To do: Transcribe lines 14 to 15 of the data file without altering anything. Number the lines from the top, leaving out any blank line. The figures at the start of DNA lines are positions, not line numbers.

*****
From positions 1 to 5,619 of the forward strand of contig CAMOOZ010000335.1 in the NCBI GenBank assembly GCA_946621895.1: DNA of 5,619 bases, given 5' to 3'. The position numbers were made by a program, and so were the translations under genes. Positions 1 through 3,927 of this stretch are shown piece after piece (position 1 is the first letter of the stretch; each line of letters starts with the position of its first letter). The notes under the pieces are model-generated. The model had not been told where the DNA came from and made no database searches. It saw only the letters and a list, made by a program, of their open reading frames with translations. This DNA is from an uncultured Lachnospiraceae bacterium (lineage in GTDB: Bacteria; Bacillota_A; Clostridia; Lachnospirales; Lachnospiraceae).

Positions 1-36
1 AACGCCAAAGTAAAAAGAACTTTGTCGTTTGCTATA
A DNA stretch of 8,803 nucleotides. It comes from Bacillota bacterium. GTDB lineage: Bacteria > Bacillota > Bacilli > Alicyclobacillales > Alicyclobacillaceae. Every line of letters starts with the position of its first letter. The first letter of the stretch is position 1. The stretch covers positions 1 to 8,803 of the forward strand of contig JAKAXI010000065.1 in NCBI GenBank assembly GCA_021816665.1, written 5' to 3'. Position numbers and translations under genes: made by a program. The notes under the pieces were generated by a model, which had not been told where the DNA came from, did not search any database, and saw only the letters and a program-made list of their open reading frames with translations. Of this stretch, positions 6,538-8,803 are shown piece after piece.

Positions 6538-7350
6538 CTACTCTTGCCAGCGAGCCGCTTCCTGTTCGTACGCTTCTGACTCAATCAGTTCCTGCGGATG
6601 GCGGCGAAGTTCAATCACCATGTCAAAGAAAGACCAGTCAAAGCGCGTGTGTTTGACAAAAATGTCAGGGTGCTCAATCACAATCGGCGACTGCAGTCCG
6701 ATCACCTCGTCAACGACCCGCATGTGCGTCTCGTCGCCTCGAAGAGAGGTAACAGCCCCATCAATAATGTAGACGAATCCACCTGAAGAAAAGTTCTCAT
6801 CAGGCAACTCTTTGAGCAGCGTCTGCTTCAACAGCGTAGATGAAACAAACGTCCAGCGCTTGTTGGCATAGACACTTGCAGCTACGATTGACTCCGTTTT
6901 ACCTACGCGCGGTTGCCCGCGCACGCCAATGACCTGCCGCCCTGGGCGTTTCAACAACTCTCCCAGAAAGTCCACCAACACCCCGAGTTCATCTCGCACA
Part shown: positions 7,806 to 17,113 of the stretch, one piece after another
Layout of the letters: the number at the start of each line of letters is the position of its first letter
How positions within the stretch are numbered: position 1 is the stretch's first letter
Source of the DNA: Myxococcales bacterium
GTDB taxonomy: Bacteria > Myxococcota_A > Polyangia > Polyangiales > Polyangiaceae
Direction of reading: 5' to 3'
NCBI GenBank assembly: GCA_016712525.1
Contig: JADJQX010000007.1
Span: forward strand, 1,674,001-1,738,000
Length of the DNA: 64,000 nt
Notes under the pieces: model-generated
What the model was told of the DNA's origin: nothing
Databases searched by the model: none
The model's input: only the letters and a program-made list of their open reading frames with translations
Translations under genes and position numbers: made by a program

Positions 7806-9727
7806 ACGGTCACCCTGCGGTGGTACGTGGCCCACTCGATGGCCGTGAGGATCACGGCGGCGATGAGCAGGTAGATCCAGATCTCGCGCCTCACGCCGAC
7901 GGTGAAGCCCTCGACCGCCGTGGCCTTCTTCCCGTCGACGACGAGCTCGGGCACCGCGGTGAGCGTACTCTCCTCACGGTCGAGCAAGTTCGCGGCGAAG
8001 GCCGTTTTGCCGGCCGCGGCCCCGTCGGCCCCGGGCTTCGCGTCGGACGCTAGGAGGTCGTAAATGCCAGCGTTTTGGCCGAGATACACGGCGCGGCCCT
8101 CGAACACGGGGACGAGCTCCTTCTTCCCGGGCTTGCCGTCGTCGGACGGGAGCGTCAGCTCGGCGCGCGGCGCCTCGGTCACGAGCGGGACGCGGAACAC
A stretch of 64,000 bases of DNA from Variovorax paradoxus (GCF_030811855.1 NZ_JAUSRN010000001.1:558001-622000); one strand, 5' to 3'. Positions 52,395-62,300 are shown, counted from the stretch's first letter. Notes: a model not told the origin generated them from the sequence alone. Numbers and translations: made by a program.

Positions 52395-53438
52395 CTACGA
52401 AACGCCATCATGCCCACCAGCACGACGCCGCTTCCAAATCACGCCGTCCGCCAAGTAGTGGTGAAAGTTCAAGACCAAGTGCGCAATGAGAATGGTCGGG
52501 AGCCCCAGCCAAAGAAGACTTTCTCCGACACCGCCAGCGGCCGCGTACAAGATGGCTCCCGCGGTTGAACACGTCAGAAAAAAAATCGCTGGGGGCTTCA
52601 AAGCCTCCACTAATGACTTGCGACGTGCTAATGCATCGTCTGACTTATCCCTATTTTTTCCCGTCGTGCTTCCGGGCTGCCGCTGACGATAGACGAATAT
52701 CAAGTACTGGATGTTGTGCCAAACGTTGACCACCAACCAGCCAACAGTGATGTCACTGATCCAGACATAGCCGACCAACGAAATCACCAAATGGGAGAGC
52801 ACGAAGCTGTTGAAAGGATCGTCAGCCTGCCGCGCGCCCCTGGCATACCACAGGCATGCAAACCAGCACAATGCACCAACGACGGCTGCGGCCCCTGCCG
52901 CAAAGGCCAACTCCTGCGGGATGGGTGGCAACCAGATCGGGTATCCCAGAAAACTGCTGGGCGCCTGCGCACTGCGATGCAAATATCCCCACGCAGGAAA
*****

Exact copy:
Source of the DNA: Myxococcales bacterium
GTDB taxonomy: Bacteria > Myxococcota_A > Polyangia > Polyangiales > Polyangiaceae